The Farallon Review (excerpt)
The small, gabled Victorian had always belonged to Mrs. Thomas, but the hungry young woman lingering by the fence did not know this. She had followed a man to California from the mid-west three years ago, before the war, but when she lost the baby, she gave up looking and began to wander place-to-place. She liked the look of this place--two stories of gray wood in need of paint, a leaf-strewn porch, a garden gone to seed and a bed of thriving roses, three rows deep. She was admiring the roses when she noticed a gnarled old hand, palm up on the ground beyond the third row, where Mrs. Thomas had fallen dead.
The old woman lay on her back, one hand over her chest. She might have been sleeping. She might have been anyone’s grandmother, and, as the young woman knelt over the gray face, her heart seized with the weight of all she had lost. She glanced around, but the street was still, the day new. Fog draped like a shroud over the town and there was no sky at all and no one else about, no one to see her untangle the old woman’s skirts from the thorns, to lift the brittle little body or tug her down the stone path into the house, and arrange her as comfortably as she could, on a chintz divan in the sitting room.
The young woman shivered. The fire had died, but the coals lived and soon she coaxed heat back into the room. She would sit for a moment in the heat, rest her eyes. But by the time she opened them again the fog had vanished. The day swelled and with it the smell of roses through the French windows and she could see how much there was to do. Dust grimed the glass lampshade, gathered in drifts in corners. Spoons, saucers and tea-stained cups littered the coffee and end tables. She gathered as many cups as she could and found her way to the kitchen. The sink was full of dishes gray with mold. Ants marched crumbs down a cracked tile countertop. In two hours she had washed and dried the dishes, cleaned the counter and the stovetop, mopped the floor, and felt, along with a scavenger’s pride, the comfort and unaccountable familiarity of long residence.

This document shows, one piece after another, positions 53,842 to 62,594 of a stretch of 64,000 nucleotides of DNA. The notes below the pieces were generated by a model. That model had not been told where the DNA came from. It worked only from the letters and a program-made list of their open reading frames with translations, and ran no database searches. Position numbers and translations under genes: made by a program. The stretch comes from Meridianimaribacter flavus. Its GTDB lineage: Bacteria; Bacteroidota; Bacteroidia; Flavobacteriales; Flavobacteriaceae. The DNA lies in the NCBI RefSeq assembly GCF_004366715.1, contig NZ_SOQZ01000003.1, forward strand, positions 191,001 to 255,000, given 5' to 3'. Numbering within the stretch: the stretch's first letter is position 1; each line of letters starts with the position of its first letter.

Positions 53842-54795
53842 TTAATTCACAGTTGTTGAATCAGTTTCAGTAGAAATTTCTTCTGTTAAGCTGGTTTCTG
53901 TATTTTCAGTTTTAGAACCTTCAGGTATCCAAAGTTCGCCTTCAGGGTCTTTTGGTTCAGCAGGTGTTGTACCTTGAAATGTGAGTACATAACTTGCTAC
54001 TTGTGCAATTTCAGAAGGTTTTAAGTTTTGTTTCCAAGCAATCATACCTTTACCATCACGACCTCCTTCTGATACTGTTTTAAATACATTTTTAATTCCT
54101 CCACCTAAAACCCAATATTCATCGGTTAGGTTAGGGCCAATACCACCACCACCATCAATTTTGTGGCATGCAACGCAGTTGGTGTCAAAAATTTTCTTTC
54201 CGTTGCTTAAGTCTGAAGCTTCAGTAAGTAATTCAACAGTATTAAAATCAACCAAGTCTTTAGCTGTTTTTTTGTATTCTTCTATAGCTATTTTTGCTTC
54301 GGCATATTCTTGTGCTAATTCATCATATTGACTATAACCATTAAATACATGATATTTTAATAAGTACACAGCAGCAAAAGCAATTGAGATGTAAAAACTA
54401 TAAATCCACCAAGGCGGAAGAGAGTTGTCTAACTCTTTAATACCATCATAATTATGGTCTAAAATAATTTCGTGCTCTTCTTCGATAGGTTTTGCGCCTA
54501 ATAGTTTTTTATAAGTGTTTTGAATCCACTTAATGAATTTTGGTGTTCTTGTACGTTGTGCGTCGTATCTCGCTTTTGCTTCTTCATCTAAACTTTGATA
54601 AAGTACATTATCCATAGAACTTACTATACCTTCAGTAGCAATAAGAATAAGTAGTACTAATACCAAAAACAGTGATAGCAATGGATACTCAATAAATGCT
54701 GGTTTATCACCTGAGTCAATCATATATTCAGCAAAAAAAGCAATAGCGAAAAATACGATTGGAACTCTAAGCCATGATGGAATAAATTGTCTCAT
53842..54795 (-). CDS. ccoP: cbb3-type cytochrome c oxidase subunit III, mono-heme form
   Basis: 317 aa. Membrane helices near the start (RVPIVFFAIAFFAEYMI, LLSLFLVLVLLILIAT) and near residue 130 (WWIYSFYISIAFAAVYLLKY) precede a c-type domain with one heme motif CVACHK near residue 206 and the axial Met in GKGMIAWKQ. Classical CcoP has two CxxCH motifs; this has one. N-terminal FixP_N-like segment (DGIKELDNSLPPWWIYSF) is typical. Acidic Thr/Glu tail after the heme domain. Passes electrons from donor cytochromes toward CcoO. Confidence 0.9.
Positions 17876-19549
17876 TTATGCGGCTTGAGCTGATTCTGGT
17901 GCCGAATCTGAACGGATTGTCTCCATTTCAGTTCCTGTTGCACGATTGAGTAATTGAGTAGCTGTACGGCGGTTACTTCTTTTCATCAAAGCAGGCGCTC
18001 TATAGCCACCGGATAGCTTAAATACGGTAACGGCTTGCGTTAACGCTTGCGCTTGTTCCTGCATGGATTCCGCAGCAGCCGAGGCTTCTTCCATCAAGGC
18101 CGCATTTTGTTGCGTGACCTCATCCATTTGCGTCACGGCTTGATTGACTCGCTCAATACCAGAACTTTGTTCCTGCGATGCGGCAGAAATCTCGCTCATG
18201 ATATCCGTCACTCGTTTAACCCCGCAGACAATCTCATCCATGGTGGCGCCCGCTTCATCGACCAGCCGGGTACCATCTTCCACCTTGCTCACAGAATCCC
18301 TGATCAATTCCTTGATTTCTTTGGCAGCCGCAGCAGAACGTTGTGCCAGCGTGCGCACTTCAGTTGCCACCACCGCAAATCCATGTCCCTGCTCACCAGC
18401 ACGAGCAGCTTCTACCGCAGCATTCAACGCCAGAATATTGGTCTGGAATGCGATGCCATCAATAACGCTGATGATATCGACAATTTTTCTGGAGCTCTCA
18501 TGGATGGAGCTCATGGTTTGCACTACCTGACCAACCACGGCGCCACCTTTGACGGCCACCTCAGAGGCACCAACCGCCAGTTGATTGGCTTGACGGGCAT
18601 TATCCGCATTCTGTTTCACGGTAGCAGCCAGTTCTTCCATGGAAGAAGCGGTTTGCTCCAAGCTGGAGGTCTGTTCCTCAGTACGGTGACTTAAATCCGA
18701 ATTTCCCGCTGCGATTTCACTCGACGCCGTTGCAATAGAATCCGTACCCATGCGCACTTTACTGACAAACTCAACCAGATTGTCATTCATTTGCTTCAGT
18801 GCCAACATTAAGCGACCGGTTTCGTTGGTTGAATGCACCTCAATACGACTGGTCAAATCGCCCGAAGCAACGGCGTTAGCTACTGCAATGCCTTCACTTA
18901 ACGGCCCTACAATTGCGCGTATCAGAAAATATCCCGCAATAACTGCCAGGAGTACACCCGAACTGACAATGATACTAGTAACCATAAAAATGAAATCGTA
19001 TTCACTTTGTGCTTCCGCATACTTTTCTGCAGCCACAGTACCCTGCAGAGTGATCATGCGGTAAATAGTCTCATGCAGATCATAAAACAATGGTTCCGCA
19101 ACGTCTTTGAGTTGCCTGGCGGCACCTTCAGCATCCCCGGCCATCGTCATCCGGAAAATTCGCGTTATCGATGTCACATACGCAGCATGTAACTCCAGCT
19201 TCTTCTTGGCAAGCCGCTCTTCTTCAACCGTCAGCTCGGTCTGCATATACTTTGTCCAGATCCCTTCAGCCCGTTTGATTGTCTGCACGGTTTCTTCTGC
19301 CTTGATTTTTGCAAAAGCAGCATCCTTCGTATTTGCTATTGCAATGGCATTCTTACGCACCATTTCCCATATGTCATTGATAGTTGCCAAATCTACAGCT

That is until she saw, out the French window, a keel bent Chinaman with a hitch in his step pushing a cart. He wore faded trousers, a white collared shirt. His hair and eyebrows were white.
“Mrs. Thomas?” he said. She held tight the doorframe. If necessary, she could overpower him, outrun him to the creek, out of town.
“Resting,” the young woman said.
Not long ago people would have called the young woman pretty, but after losing the baby she’d gone early gray and began to slouch. She wore work boots she’d stolen off a drunk in a train yard north of Stockton, and her clothes, never fine, were rags. In the miles between here and home, she’d lost the meek expression that once complimented her wide, trusting eyes and shy smile. People now watched her as they might a stray dog lurking near a hen house; she had become hardy as a stray, with a stray’s spooked poise.
But the old man only cocked his head, a half-smile scoring his eyes. He lifted a grocery box from his cart, placed it at her feet. From the back of the cart he took four infant rose bushes, swaddled in burlap, and pointed beyond the third row of roses, where old Mrs. Thomas intended them to go. He hoped old Mrs. Thomas would not insist on digging the new row herself. She never took his help, he said, even after she had started feeling poorly. For years she had not been herself. He told the young woman how deep to plant the roses and how to care for them until their roots took hold. She listened and after he limped away, brought the box of food into the sitting room and sat and ate all afternoon, watching the old dead woman.